The specific immunity left by an infectious confrontation constitutes a remarkable feature of the immune system. Such an immune memory requires a specific recognition of antigens and molecular motifs from bio aggressors. The specificity and reminiscence of the immune response were explained by the theory of the clonal selection of specialized cells – the lymphocytes – proposed by Jerne and by Burnet sixty years ago. The universe of antigenic motifs was matched to a large population of lymphocytes through specific recognition of an epitope by a given receptor unique to a lymphocyte clone. The huge diversity of antigen receptors required by this model was later explained by the somatic recombination of Ig (and T cell receptors) genes. The complexity of this system and its regulation challenges our understanding of the immunity to infection, but also of the self non self recognition and resilience mechanisms.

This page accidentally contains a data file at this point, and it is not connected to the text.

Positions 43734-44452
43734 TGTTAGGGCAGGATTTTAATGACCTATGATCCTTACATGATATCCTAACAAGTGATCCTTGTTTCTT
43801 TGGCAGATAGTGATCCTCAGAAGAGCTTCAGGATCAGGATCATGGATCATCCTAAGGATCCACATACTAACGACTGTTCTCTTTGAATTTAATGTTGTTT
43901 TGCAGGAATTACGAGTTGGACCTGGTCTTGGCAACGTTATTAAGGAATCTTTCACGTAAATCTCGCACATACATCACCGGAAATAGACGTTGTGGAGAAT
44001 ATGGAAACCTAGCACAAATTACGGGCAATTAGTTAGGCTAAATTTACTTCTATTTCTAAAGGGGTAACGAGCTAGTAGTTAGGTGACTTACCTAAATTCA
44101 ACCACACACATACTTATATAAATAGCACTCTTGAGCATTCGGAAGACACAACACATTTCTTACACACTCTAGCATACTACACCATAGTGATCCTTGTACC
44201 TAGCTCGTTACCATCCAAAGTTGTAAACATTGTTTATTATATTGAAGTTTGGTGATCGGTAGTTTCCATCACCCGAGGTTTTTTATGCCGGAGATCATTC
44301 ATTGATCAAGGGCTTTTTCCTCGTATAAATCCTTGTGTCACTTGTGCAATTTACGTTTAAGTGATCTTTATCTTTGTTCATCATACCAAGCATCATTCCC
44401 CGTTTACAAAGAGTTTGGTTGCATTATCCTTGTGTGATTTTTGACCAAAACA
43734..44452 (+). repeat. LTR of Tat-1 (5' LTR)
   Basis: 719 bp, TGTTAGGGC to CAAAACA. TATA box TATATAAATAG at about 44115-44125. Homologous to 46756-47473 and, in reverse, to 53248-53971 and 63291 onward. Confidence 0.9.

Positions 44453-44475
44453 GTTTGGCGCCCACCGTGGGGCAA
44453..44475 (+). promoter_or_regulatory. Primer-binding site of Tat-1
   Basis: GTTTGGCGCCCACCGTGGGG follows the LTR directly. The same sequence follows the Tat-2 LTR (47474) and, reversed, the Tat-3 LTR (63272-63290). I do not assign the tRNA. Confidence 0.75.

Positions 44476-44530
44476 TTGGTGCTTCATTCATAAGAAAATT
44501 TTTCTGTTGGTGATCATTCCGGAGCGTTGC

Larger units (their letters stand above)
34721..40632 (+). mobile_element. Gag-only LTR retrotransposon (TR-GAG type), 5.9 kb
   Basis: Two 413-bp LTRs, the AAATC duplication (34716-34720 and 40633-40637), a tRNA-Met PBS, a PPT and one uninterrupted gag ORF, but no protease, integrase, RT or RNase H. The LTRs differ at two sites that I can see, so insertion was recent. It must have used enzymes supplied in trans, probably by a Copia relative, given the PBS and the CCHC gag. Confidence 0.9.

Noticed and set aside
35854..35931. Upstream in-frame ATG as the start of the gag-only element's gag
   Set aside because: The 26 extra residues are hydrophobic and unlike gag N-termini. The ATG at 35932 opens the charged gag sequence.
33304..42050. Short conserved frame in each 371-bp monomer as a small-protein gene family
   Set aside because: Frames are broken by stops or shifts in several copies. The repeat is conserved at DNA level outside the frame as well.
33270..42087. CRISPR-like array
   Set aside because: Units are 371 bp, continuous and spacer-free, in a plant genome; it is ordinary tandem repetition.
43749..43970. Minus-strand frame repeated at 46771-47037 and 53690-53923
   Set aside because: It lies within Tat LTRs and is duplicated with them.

This system of specific “adaptive immunity” is restricted to jaw vertebrates, ie sharks, fishes, amphibians reptiles birds and mammals. However, somatic mechanisms of antigen receptor diversification have been discovered in other phyla, and their complexity challenges our understanding of the immunity to microbes. We will examine conserved molecular patterns and fundamental differences between immune repertoires in different groups of animals. This comparative approach provides insights into the plasticity of (adaptive) defense systems.


From Antigens to Cognitive Immune System in Symbiotic Organisms e-session

Photos by : Tyssul Patel